For manufacturers of F&B products like instant coffee, switching from thermal evaporation to FO processes also represents a stronger retention of flavours, aroma as well as nutritive properties, among others – improving overall product quality. The growth in interest from multinational enterprises to adopt Aromatec’s technology – as the duo shared – naturally came across as no surprise.

A variation of the FO modularised system built by Aromatec for the purpose of technology validation – as pictured – can concentrate up to 1,000 litres of aqueous products per day and is easily operable using a graphical user interface.

More Than Meets The Eye

While the concept of forward osmosis is rather straightforward, the same cannot be equally said for the membranes which enable the process. Consisting entirely of hollow fibres, they might seem unremarkably simple at the outset – so much so that they were jovially termed as “mee sua” by Singapore’s Senior Minister Teo Chee Hean during a site visit, meaning vermicelli – but to judge the membranes by their appearance is an understatement of the challenges that had to be overcome while engineering their invention.

Intricate in design, any defect in a single membrane can cause a major decrease in performance of the overarching module, and detecting these flaws is a rigorous task. Unlike small-scale lab prototypes, commercial FO applications need to conform with universal standards set by industries, which often entails scaling up to as many as 12,000 membranes per 8-inch diameter module, compounding the risk of encountering technical glitches. Bringing the technology to market also requires effective control of manufacturing costs to sustain Aromatec’s competitiveness. Building a successful system – as remarked by Dr Shi – is hence only half the battle won, as ongoing developments ensue on a day-to-day basis to improve the quality and consistency of their technology.

The hollow fibre membranes used by Aromatec resemble straw-like structures upon a closer look.

When probed for the secret to the success they have achieved since their spinoff from the Nanyang Technological University (NTU), Prof Wang humbly describes herself only as an advisor to Aromatec, instead attributing much of their progress to the work ethic as well as capabilities of her protégé and founding partner, Dr Shi, who has – almost singlehandedly – built the core foundations of Aromatec within just two years.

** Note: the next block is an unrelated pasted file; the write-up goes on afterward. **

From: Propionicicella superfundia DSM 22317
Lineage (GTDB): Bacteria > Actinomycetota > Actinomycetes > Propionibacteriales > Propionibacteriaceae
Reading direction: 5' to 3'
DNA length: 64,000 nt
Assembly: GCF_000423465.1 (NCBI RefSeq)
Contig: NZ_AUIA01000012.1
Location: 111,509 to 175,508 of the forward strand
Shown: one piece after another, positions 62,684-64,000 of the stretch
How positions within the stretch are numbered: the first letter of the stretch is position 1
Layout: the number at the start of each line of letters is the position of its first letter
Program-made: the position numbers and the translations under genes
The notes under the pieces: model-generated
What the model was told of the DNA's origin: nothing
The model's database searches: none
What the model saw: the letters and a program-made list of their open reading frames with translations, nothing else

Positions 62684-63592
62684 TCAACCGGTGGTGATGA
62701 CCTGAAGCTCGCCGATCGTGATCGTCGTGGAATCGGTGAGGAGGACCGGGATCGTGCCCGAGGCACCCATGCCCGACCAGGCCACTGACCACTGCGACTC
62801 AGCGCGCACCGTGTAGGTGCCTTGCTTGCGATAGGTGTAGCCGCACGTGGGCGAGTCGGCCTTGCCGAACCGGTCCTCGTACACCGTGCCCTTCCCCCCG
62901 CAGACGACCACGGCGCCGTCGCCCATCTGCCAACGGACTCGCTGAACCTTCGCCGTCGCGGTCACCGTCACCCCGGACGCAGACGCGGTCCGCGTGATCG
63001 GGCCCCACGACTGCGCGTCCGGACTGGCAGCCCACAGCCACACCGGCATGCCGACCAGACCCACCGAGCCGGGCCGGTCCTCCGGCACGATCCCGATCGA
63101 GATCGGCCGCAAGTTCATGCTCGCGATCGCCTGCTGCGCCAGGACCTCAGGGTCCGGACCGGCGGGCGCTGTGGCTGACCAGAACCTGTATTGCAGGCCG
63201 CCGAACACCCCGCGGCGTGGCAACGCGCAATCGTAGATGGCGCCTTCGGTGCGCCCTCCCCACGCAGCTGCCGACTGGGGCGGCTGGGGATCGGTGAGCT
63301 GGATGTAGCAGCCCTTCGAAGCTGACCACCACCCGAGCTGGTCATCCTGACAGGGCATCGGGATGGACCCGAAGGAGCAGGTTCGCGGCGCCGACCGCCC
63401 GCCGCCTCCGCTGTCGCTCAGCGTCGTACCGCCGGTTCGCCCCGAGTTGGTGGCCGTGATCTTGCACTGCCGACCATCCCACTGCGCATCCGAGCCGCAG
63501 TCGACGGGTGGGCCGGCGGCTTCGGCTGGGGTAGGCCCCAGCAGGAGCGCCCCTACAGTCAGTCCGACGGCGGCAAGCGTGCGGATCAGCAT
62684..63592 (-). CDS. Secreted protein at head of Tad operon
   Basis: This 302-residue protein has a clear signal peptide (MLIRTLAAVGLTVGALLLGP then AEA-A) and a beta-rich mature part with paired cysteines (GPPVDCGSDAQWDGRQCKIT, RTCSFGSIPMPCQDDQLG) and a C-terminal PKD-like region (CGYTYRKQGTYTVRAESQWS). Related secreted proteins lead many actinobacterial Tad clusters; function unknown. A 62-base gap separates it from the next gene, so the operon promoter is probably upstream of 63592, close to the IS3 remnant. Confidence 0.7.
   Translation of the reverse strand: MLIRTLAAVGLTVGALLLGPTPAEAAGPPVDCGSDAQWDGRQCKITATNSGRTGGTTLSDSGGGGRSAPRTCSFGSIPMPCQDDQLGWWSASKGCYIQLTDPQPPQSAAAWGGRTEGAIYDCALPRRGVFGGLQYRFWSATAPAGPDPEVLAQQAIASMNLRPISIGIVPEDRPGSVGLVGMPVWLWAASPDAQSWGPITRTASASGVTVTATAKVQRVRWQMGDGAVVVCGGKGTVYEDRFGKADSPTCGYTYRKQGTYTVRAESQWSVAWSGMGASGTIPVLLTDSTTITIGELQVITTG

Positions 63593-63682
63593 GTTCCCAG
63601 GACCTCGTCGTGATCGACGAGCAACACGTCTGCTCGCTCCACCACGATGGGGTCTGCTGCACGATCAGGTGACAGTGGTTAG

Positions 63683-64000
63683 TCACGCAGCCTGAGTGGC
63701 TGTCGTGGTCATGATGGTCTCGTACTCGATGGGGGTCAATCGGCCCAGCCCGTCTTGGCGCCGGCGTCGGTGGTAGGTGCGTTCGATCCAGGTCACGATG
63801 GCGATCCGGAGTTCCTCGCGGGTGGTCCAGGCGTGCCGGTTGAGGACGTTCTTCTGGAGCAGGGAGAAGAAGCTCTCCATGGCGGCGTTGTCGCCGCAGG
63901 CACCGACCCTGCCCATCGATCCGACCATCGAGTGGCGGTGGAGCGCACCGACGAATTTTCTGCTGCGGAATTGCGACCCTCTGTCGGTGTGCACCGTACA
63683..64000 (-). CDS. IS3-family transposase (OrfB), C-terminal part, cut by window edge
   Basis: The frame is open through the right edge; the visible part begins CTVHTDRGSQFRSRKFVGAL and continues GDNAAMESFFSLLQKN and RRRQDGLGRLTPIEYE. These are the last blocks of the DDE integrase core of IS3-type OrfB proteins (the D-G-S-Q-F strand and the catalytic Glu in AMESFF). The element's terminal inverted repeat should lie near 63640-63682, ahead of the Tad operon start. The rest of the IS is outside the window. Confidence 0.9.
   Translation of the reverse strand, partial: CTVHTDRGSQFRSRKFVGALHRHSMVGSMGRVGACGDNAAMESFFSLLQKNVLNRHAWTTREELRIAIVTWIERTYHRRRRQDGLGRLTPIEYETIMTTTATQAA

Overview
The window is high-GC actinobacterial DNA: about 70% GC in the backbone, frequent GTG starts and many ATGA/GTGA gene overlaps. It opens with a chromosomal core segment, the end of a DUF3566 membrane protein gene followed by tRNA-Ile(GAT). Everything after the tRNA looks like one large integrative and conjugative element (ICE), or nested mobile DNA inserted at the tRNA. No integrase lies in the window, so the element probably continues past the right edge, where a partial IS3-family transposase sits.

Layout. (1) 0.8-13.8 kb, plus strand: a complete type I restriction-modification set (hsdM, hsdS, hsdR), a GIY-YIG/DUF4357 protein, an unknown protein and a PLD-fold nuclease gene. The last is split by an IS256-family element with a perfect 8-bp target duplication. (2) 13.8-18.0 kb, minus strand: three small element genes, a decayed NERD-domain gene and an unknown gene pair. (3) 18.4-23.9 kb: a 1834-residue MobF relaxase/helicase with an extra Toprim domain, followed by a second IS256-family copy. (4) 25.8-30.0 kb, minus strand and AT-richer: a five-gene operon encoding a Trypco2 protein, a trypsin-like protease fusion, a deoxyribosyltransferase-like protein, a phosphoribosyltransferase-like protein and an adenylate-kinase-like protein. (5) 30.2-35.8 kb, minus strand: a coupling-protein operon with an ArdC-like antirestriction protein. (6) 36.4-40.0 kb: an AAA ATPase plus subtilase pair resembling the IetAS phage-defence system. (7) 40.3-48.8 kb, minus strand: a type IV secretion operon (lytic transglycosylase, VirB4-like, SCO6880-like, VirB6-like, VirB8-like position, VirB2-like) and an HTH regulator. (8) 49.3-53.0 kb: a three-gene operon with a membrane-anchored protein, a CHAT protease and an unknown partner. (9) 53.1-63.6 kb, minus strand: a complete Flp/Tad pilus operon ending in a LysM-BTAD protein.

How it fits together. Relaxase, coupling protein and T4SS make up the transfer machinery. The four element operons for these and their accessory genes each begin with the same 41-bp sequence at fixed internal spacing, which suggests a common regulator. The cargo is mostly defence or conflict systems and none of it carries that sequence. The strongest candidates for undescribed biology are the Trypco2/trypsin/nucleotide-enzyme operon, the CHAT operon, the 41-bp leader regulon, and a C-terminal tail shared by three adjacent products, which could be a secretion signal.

Despite her wealth of experience in the field of membrane science, Prof Wang believes that the startup’s interests are best served in the hands of Dr Shi, whom she shares a working relationship spanning 15 years and counting with. He was also the key figure who championed the charge to bring Aromatec’s novel FO membrane technology from lab to market.

As for Prof Wang, her involvement takes on quite a different form. Having accumulated over 30 years of experience, she is well regarded as a leading water researcher and membrane scientist worldwide, and has helmed the Singapore Membrane Technology Centre (SMTC) at the Nanyang Environment and Water Research Institute (NEWRI) as its Director since 2012. In academia, she is editor-in-chief for the renowned Journal of Membrane Science, and also serves as the President’s Chair Professor of the School of Civil & Environmental Engineering (CEE), NTU.

Prof Wang (left) and Dr Shi (right) pictured beside one of Aromatec’s latest FO modularised systems.

Next Steps

A recent graduate of our Deeptech Accelerator, Dr Shi spoke fondly of the connections fostered through the programme curriculum – most notably with a global F&B conglomerate that has begun to leverage Aromatec’s technology after the successful completion of a proof-of-concept (POC) by the startup – and how he is applying the insights learnt to bolster their business development efforts as well as go-to-market strategy.

In fact, progress has been forthcoming enough that tests now take place recurringly within the lab to scale Aromatec’s solutions, and Dr Shi plans to keep pace by ramping up preparations to fundraise with a pre-Series A round set to commence at the end of 2021.

When asked if he has anything up his sleeves to convince reluctant clients or investors of the value that Aromatec can bring to the table, Dr Shi conveyed his point quite literally by bringing out a self-contained demonstration kit housed in a suitcase-like module – one that can perform POCs onsite and almost instantaneously.

If there are questions to be asked of Aromatec, the readiness of their technology looks certain not to be one of them.